The Distillation of R&B
Written by: Cassandra Galiwango
Just to set the scene; mid 2015, in a student geared nightclub in Canterbury. For my own personal reasons, outside of the timeless "Ignition Remix", I can't say R.Kelly and his music are the top of any of my playlists. In the past, there has been a lot of controversy surrounding the context of his music, which still applies today. That being said, he is without a doubt one of the most well recognised and accomplished R&B artists. A pioneer, if you will. When I heard the intro to his classic Bump n Grind being played, I was a bit taken aback. The songs being played just before didn't carry the same tone, nor genre, nor tempo. But then it continued to play and transform into some sort of house song, where a vocal sample was repeated over and over to create something more - in the eyes of the DJ, and evidently the crowds at the club - more danceable.
Depending on who you ask, the original Bump n Grind is indeed danceable as it is, but yes, it did seem as though this dance/house remake that I was hearing for the first time was somewhat of a refinement, a filtering, a buffed up take on what many people in that club may have viewed as not lively or exciting enough to stand on its own two feet. And sure, like I said, depending on who you ask, their culture, their taste in music, where they grew up, even their ethnicity -- it may not be the most moving thing to play at a party or in a club. But in the case of Waze & Oddessy, why play around with a song like that and test its malleability to see how far it can reach and touch a crowd that would not take kindly to it in its original form? On what basis is it decided that a song, a recognised classic like that moreover, requires that kind of revival? This is just one example. R.Kelly is not the only one whose music has gone through this -- let us call it, dance distillation.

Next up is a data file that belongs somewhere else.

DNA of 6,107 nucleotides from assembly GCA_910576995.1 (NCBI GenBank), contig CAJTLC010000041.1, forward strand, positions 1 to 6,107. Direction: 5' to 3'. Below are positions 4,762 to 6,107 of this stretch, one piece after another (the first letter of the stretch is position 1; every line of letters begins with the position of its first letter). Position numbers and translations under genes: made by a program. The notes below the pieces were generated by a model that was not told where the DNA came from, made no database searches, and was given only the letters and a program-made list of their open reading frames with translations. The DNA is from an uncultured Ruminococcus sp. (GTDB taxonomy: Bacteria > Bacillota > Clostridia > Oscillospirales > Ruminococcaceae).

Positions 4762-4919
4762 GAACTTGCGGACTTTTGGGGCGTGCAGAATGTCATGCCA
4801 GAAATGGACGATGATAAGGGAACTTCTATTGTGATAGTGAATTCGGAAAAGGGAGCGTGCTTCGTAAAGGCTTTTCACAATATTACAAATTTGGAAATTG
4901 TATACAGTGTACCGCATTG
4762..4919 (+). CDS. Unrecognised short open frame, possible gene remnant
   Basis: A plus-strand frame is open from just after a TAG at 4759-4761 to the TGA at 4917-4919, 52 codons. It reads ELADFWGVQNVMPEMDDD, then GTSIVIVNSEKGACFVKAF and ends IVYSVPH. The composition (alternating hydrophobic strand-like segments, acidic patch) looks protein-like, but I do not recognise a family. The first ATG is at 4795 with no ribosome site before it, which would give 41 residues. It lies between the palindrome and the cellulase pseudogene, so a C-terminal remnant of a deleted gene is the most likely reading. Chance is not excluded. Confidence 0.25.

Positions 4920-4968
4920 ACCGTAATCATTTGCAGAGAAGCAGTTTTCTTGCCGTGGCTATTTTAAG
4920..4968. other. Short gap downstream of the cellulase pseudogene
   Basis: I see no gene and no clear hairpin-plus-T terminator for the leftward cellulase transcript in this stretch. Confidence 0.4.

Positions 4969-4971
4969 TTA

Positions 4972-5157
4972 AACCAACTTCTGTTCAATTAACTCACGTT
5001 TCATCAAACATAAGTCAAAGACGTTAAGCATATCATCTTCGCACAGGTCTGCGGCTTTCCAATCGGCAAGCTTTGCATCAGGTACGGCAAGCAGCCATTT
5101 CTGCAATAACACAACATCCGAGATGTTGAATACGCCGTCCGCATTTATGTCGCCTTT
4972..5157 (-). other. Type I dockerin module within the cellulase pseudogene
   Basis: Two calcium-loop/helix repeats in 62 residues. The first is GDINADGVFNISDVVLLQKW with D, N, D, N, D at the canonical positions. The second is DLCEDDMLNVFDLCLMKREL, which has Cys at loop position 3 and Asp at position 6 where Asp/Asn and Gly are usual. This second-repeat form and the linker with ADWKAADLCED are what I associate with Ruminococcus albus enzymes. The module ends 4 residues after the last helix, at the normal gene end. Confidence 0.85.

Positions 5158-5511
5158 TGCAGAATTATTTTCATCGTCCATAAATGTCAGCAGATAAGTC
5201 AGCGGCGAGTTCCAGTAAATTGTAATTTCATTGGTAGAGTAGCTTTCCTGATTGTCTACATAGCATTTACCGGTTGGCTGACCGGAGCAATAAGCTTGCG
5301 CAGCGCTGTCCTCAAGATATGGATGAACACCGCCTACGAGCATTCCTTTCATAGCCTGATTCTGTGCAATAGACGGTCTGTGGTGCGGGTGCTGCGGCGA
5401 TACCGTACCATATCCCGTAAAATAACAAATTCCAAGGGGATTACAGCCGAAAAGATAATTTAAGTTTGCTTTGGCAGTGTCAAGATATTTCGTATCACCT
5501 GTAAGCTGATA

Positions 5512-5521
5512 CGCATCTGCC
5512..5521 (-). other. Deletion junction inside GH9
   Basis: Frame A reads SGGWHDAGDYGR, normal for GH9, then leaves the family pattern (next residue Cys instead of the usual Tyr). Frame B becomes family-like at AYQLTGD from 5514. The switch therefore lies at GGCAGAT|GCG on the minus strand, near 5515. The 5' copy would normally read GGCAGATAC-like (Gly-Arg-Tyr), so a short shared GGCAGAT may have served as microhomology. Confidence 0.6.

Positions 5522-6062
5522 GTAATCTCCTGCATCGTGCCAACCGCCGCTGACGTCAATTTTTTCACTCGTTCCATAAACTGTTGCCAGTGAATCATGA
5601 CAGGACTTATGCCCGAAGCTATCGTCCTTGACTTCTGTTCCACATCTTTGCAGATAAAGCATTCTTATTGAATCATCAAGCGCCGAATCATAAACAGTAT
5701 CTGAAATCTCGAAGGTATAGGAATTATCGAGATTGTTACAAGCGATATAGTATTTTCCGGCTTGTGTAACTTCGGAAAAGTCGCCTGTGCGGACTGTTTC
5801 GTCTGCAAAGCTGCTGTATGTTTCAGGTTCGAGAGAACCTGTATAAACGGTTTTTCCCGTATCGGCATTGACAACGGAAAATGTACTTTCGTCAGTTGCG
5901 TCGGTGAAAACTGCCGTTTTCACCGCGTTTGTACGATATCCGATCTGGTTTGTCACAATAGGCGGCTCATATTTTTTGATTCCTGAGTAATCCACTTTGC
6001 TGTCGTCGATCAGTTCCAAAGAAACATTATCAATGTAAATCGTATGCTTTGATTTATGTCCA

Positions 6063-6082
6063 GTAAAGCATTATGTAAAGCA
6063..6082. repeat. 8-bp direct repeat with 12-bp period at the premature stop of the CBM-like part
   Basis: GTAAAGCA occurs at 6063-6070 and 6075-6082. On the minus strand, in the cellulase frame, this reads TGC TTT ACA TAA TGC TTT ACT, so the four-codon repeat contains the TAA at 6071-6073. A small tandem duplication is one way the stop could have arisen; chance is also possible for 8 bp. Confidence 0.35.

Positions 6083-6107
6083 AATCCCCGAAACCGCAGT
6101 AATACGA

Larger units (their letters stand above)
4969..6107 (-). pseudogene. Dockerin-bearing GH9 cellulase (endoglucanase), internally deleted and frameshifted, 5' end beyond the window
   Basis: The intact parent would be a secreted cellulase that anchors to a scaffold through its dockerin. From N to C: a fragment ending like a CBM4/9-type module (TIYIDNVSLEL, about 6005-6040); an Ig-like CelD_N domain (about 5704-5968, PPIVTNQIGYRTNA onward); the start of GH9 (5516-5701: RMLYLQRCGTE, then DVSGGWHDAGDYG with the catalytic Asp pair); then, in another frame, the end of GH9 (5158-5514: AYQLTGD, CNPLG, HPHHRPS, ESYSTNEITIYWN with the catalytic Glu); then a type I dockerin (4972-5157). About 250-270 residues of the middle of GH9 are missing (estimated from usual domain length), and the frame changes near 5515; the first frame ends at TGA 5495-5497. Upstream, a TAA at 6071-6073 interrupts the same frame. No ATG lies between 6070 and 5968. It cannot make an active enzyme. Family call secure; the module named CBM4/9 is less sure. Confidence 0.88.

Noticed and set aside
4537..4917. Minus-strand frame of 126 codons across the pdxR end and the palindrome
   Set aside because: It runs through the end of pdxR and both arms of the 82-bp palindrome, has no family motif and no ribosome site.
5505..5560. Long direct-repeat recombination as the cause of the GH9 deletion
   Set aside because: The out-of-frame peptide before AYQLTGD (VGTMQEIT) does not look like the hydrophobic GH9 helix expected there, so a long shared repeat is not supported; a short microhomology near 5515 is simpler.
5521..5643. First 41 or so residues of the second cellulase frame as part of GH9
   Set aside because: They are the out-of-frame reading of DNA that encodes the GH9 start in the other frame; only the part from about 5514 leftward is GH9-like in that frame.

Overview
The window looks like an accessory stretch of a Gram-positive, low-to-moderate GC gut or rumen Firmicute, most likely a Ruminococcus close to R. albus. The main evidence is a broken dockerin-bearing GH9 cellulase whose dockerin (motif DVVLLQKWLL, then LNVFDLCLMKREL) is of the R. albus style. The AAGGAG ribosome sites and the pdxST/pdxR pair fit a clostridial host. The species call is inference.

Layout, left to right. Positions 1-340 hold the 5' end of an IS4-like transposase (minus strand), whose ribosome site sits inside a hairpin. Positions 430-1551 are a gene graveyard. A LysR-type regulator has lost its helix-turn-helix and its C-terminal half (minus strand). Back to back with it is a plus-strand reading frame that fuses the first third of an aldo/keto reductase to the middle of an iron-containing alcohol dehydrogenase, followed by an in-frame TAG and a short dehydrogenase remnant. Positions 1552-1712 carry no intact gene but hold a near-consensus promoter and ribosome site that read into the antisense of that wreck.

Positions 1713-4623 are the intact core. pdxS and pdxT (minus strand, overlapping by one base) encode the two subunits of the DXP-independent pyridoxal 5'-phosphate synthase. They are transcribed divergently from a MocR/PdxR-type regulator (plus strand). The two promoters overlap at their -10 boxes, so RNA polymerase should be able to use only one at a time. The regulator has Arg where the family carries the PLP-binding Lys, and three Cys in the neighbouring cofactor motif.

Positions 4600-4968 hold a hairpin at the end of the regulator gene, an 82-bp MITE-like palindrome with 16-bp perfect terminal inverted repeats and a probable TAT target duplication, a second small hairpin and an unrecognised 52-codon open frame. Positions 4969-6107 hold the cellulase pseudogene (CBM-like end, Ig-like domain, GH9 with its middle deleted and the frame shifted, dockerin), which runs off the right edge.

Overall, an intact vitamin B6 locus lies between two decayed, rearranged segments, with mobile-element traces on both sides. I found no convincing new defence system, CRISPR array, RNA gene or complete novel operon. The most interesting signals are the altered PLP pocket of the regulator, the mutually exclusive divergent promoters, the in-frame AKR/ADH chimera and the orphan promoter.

Listen to Kygo's version of Marvin Gaye's definitive Sexual Healing, and see for yourself how it is stripped of all the R&B intricacies that characterise it. It's as if the well known chorus and vocals are thrust in simply for visibility and recognition, because if you listen closely the disposition of the song itself is completely dead. One might argue that that is how the cookie crumbles when you remix a song; but why aren't hip hop and R&B DJ's and producers rushing to put their own spin on Armand Van Helden's U Don't Know Me or something else of the sort? The most recent (and most pointless) example of 'dance distillation' I can show you is Diplo's Be Right There. I love both Jade and Diplo, but can safely say in this instance the original has a lot more knock, more 'danceability', and a lot more presence in any party setting.
I do believe there is a lot more at play here where the European party scene is concerned. I see this distillation process as somewhat of an adaptation technique. By repackaging a very obviously American R&B song -- which serves as somewhat of a musical artefact for Black American culture -- in a certain way that it meets the characteristics and tone of what is enjoyed within the four walls of a contemporary dance club in a European city. In other words: "If it is not meeting the current standard of what moves our crowds, then it is not powerful." It is akin to the general concept of cultural assimilation, just on a less politically alarming scale, and that R&B audiences are not the ones trying to, figuratively and literally, join the club. Rather than the likes of Waze & Oddessy, Diplo and Kygo having to directly express their qualms with the current structure and disposition of [inset classic R&B song], they can just chop it up, throw a more watery or spacey beat over it, and cite Marvin and co as inspiration under the guise of a 'remix' or 'revival'. And the current penchant in clubs and on Spotify for songs like the above ups the figures for streaming points, iTunes sales and popularity for the DJ's. It is the perfect set up, and begs to ask the question again of why the opposite is barely happening. Why don't R&B lovers want to hear a 90's or early 2000's European dance song redone with high note hooks and backing singers to sooth more soulful palettes?
I'll say that when you are open minded and you love a lot of different music for its power, then there is no truly no limit on the type of music you are able to dance to. If it doesn't move you, you can always move on to something else that moves you. But never undermine the power of the most unforgettable R&B. You dug it up for a reason.